Core beliefs are deep-seated unconscious choices we have made about how the world works. We often take these beliefs on board as a child and never change. They are rarely factual, although we have convinced ourselves they are the truth. They sound like, ‘the world is a dangerous place’, ‘people from my family never do anything with their lives’, and ‘you can’t trust anyone’. You might even have a core belief that ‘responsible people worry about others’!
Core beliefs are often the foundation stones of worry. For example, if you think you can’t trust anyone, then you can spend your life worrying about every person you meet and what they want from you and whether (or when) they will hurt you.
But if you change the core belief? The worries have no reason to exist any longer. Try journalling or working with a coach to see if you can identify your core beliefs, and then ask yourself, is this belief based on fact? And what worries do I have that are connected to this non-validated belief? What other view of the world could I take instead?
The body and mind are interconnected. If you can’t get your mind to stop stressing, try relaxing your body. You might discover this has a knock on effect and your mind lets up, too. One of the ways you can do this is by trying progressive muscle relaxation, a tool used by therapists as it’s proven to quickly help clients drop into a less tense state.
6. Talk to someone.
Worries thrive on secrecy. The more you keep worries to yourself, the more they can escalate into big, unrealistic scenarios. Telling someone about your worries exposes them for what they often are – either unfounded and unrealistic, or things you can do something about with some clearer perspective.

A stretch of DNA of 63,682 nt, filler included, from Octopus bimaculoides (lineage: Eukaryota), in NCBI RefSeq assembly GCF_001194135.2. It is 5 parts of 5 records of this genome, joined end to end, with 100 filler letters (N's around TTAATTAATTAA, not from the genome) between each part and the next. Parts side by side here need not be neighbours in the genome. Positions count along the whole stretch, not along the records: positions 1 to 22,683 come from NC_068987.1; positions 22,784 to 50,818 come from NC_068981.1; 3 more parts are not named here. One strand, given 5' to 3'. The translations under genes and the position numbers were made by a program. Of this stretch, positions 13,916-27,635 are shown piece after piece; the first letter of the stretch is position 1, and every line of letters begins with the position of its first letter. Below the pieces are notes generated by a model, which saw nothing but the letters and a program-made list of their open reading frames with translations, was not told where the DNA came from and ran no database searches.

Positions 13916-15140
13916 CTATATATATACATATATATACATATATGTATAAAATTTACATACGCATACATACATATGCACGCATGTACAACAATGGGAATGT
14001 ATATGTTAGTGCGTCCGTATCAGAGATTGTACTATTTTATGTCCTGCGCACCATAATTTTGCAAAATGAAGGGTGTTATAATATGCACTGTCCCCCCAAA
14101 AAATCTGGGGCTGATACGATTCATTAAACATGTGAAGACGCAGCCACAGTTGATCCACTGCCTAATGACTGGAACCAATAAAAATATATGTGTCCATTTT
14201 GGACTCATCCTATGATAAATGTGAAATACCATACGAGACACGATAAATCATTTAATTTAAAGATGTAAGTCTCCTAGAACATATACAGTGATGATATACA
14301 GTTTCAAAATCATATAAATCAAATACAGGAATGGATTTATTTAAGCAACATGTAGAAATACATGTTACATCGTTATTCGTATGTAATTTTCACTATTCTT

7. But talk to the RIGHT someone….
To get that clearer perspective, it also matters who you talk to. It definitely has to be someone you trust.
But trustworthiness isn’t enough sometimes. The problem with talking to our family and close friends about our worries is that they are usually invested in the problem as well. For example, if you tell your friend about your worries for your relationship, and she is single and doesn’t like you spending too much time with your partner, she might have the best intentions to be helpful but have a biased view.
A trustworthy outsider can sometimes be much more helpful – whether that is a support group, a coach, a help line, or a counsellor or trained psychologist. They can offer you unbiased feedback and often an entirely new perspective on what you are worried about.
And if your worries are really out of control, and are causing the rest of your life to suffer, it’s definitely time to take them very seriously and seek professional help. If your worries are such that they are affecting your relationships, job, or health, then it’s not wise to think they will just go away.
While it can be easy to tell yourself ‘it’s just worries, it can’t be that important’, don’t forget that those ‘little worries’ can snowball into depression or anxiety disorders if not managed. The great thing about a professional is that not only can they help you take charge of your thoughts, they can teach you techniques to manage worry and anxiety that you can then use for a lifetime.
Do you have any tips for how to handle worry? Or a question about one of our tactics? Do let us know below.